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Archive for December, 2009

Christmas is coming . . .

Happy Christmas to you all. At this time of semi-enforced jollity I have found myself thinking very hard about what Christmas really means to me. I am not going to discuss the faith aspect of Christmas, far greater minds than mine will be doing that.

I dislike the acquisitive element that can creep into Christmas. Who spent most, who got most, who ate most, who got most cards, you know the sort of insidious competitiveness that sometimes creeps in.  I don’t want expensive gifts.  I don’t want huge amounts of food and drink, although I do still enjoy preparing and sharing a traditional Christmas dinner.

As I get older I realise more and more that Christmas is for me a time to pause, gather breath, reflect on the past, enjoy the present and evaluate future options.  Our Christmas tree has decorations from my parents, including one of the ones made by my Father for my Mother on their first Christmas together.

My parents had very little money, so Christmas presents were always one “big” present and lots of home made things. My Father would wrap my Mother’s gifts in elaborate disguises. For instance, one year he bought her the smallest bottle of Chanel No 5 you could ever imagine. He made a lantern from paper and scraps, disguising the miniature bottle as a candle in the lantern. I am not sure which made my Mother happier, the thought and sacrifice in paying for the gifts, or the elaborate lengths he went to present them to her.

She, in her turn, once made my father an elaborate Arran sweater knitted on 4 needles at once. She would get up in the night and knit in the bathroom to make sure it was finished. She also made us each a dressing gown each year making amazing cords and tassels from scratch. It should be said that my mother hated, loathed and abominated knitting and sewing so they were a true labour of love.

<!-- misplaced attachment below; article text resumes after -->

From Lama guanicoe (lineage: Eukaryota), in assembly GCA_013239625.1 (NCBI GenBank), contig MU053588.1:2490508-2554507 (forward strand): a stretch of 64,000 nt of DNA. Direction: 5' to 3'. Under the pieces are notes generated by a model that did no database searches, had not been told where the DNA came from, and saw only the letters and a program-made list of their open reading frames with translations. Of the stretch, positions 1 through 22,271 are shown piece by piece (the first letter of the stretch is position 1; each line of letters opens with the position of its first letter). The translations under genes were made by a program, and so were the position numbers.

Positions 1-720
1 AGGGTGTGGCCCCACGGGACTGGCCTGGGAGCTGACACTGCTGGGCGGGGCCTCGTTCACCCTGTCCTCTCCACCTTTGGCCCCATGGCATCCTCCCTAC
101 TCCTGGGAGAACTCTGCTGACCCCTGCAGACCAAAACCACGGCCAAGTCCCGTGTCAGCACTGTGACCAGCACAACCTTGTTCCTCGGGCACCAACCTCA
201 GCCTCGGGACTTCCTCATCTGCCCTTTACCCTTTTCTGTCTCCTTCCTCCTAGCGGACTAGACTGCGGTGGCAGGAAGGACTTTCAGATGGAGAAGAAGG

One Christmas when my mother had become ill I recorded all her favourite Winnie the Pooh stories onto cassette so she could listen to me reading them to her when she could not sleep. She said it was the best present I ever gave her, and yet it cost me nothing but time.

I remember those things when I decorate the tree with their old decorations.  They have taught me that gifts are more special when they are so carefully chosen and created. I am lucky that my husband and his family feel the same.

My father-in-law carved me a Madonna and Child from beautiful wood which he waxed and shone so the grain looks like the folds in her robe. I love it, as I do the librarian he made me. His favourite gift from me was a tin of home-made shortbread all to himself, as it is his special treat.

Whenever we visit somewhere we want to remember we try to buy something for the tree. The paper angel from Stockholm

reminds me of the lovely friends we made there who welcomed us into their Christmas and introduced us to glugg! Lars, Kristina and their children are remembered everytime I glimpse the angel spinning gently in the draft.

This year my husband’s parents are coming to us for Christmas, and while we will no doubt aggravate each other at some point, and I will miss my own parents, I am very thankful that my “other” family will be with us to share that special closeness.

So I realise that Christmas for me is a very special time of memories of wonderful people who have touched my life and the chance to make more memories with the people I am lucky enough to share the time with. Whether you spend the holiday alone, with friends or with family, I hope you have a wonderful peaceful Christmas with happy memories and hopeful plans.

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